Home News and Features Barre Agrees to Sell Two Lots for $1

Barre Agrees to Sell Two Lots for $1

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Two lots in Barre City may soon have a new owner and could become housing developments, even though they are in a floodplain. But nothing is certain, yet.

“We are still trying to figure out (if) this project works,” Angie Harbin, chief executive officer of Barre-based Downstreet Housing & Community Development told The Bridge. Downstreet has a mission of “creating permanently affordable homes” and helping people with financing as well as being one of the organizations involved in the project. 

The Barre City Council approved the sale of the two flood-damaged Seminary Street lots during its April 23 meeting. 

“The City Council approved a letter of intent with DEW to sell two adjacent parking lots for $1. Williston-based DEW Construction is partnering with Downstreet and Evernorth to create 28–30 housing units on the site,” City Manager Nicolas Storellicastro said in an email to The Bridge. Evernorth is a New England organization focused on affordable housing development. The city put out a request for development on the properties on Dec. 13, 2023, with a February deadline, according to a record from Storellicastro’s office.

Harbin said the project is in its “infancy,” but her organization is very interested in making it work. Downstreet previously partnered with DEW Construction to build residential units on the upper floors of the Montpelier Transit Center. Harbin pointed out how, during the flood in July 2023, the Taylor Street structure was completely surrounded by water but had no damage to the building systems because it was built to flood codes.

“We definitely need housing in Barre and we are happy the council is making it feasible,” Harbin added. As for the other properties Barre City has also recently put out to bid, Harbin said her organization doesn’t want to take on more than it can handle.

On that note, Storellicastro’s office recently sent out a press release describing additional city-owned properties they would like to see become affordable housing developments, including one at Wobby Park, a “cluster of lots” along Merchant and Cleary streets, and a parking lot on Plain Street. Letters of interest are due May 10.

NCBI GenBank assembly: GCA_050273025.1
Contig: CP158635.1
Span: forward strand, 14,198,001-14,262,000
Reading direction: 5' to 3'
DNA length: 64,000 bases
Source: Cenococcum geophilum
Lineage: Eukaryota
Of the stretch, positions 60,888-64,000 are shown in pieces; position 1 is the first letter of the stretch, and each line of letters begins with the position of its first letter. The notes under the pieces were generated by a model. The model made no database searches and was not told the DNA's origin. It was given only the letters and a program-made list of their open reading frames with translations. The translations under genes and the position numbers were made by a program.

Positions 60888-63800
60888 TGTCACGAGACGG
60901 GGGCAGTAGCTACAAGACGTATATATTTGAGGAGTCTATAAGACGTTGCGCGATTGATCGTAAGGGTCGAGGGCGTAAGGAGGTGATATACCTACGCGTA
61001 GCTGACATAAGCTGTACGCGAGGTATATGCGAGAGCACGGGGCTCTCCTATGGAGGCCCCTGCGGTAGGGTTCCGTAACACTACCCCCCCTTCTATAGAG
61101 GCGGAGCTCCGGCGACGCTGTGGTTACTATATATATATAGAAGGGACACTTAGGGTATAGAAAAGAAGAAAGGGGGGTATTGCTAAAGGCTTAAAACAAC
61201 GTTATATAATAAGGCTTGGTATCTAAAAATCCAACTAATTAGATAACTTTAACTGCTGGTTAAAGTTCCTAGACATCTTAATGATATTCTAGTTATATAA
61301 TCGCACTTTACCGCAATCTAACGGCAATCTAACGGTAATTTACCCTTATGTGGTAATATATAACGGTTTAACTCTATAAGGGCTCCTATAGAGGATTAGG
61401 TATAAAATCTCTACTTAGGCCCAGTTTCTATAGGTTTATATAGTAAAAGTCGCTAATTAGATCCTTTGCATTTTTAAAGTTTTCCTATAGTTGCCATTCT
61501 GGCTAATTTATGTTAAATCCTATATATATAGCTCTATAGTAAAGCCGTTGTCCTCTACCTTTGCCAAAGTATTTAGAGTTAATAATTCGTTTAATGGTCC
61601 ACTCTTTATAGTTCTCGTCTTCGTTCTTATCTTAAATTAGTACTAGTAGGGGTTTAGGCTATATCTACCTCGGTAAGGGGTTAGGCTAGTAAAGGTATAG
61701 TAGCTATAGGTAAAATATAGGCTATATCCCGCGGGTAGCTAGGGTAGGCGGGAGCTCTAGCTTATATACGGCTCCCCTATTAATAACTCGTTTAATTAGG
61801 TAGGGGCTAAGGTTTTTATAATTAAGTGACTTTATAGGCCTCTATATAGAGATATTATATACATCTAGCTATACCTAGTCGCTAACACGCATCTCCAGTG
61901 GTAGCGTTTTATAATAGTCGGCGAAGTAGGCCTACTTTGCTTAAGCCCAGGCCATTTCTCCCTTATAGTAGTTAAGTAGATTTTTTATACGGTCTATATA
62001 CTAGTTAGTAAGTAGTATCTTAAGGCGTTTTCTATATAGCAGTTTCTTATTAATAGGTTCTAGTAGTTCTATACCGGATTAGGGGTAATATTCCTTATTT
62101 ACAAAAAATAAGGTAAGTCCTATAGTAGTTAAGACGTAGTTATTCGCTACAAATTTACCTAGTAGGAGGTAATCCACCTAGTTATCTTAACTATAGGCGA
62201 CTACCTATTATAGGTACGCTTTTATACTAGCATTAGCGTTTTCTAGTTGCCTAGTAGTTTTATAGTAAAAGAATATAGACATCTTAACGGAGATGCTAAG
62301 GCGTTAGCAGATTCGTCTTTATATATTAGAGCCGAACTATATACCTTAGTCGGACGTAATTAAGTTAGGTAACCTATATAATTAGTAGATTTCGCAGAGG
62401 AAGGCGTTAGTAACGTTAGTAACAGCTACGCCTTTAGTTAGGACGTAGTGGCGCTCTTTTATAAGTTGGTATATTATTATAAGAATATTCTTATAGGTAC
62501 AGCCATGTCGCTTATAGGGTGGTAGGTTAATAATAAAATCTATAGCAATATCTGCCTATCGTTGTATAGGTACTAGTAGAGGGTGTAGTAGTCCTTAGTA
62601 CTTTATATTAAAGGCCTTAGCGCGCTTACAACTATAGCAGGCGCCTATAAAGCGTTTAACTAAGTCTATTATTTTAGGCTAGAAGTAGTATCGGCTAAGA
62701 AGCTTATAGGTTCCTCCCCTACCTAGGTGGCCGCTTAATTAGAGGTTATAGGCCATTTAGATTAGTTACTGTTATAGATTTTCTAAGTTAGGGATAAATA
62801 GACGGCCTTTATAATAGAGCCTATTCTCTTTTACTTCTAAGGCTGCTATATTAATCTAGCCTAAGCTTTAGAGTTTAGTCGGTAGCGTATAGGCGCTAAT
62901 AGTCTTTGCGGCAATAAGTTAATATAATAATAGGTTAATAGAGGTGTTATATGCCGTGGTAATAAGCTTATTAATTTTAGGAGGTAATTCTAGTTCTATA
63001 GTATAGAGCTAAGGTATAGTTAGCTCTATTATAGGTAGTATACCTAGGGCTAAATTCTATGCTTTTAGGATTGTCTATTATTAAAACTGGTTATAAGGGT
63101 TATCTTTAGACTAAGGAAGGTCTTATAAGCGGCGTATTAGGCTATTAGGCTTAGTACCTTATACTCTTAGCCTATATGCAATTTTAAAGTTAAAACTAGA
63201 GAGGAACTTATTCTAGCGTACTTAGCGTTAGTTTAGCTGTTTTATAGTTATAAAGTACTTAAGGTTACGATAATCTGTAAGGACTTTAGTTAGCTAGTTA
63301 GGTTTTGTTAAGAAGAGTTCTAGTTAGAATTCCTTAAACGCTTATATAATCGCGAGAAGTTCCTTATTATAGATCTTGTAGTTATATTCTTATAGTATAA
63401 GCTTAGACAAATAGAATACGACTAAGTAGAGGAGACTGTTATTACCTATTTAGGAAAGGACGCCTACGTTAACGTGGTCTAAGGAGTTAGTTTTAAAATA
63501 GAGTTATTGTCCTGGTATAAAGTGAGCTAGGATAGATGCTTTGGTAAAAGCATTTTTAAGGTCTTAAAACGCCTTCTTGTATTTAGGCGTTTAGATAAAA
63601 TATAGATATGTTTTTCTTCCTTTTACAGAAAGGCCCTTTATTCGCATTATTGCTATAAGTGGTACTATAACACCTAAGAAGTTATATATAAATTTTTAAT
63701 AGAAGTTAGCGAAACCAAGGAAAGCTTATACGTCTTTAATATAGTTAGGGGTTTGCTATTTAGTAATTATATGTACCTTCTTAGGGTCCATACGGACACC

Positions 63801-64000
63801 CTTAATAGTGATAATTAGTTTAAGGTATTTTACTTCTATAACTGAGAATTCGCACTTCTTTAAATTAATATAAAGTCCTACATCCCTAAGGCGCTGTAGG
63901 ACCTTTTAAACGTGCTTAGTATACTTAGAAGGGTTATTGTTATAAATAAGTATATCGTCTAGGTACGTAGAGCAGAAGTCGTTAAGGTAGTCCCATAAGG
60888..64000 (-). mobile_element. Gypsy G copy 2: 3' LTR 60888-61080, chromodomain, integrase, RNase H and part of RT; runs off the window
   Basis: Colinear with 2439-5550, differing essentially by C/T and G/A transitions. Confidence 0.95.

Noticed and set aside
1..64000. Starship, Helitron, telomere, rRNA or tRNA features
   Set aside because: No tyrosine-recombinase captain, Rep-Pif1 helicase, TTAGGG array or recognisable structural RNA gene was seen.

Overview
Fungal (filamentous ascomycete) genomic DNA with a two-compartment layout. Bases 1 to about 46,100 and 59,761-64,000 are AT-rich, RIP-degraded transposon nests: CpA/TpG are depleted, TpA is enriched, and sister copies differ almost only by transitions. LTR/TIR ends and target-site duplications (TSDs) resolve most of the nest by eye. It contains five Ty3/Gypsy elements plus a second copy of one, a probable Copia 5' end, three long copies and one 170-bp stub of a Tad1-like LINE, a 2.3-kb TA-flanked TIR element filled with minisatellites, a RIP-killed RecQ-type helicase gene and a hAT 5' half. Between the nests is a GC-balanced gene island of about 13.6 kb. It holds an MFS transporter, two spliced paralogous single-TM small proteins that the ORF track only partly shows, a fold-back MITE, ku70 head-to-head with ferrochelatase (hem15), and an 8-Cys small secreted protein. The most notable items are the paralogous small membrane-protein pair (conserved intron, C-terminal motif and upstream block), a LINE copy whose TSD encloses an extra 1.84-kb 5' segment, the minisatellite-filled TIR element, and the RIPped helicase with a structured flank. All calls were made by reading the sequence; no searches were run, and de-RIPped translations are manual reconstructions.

“The lots will be sold at a significantly reduced price to compelling projects,” the release states. 

All three properties are in Barre’s north end. Wobby Park sits outside the floodplain adjacent to the public safety building and is now used as a playground. At 0.41 acres, it’s considered suitable for building. It is zoned for civic use but could be rezoned for the right project, according to a document issued from the city. If the plot is developed into housing, the park will be relocated somewhere else in the neighborhood. 

The cluster of lots between Merchant and Cleary streets measures 0.54 combined acres and is in a residential neighborhood. It would be offered at a significantly reduced price. Interested parties are asked to respond by Friday, May 24, at 4:30 p.m.

The Plain Street property is a vacant lot and measures 0.20 acres. Like the other properties, city officials state they will consider a significantly reduced price for an applicant who presents a plan that develops the parcel for residential use. The deadline for applications is also Friday, May 24, at 4:30 p.m. Letters of interest will be reviewed by a committee that will include members of the Barre City Council, staff, and other parties as determined by the council.

“It is more urgent than ever to creatively address our housing shortage,” said Storellicastro. “We will leave no stone unturned in our effort to find partners to build safe, affordable, and comfortable housing options in our city — including seeking to develop a beloved neighborhood playground. The housing needs in Barre are extensive — from people who lost housing as a result of the July 2023 flood, to people looking for pathways out of homelessness, and to professionals seeking to relocate here to work in our health care and education sectors. We look forward to hearing from interested developers who want to help shape Barre’s future.”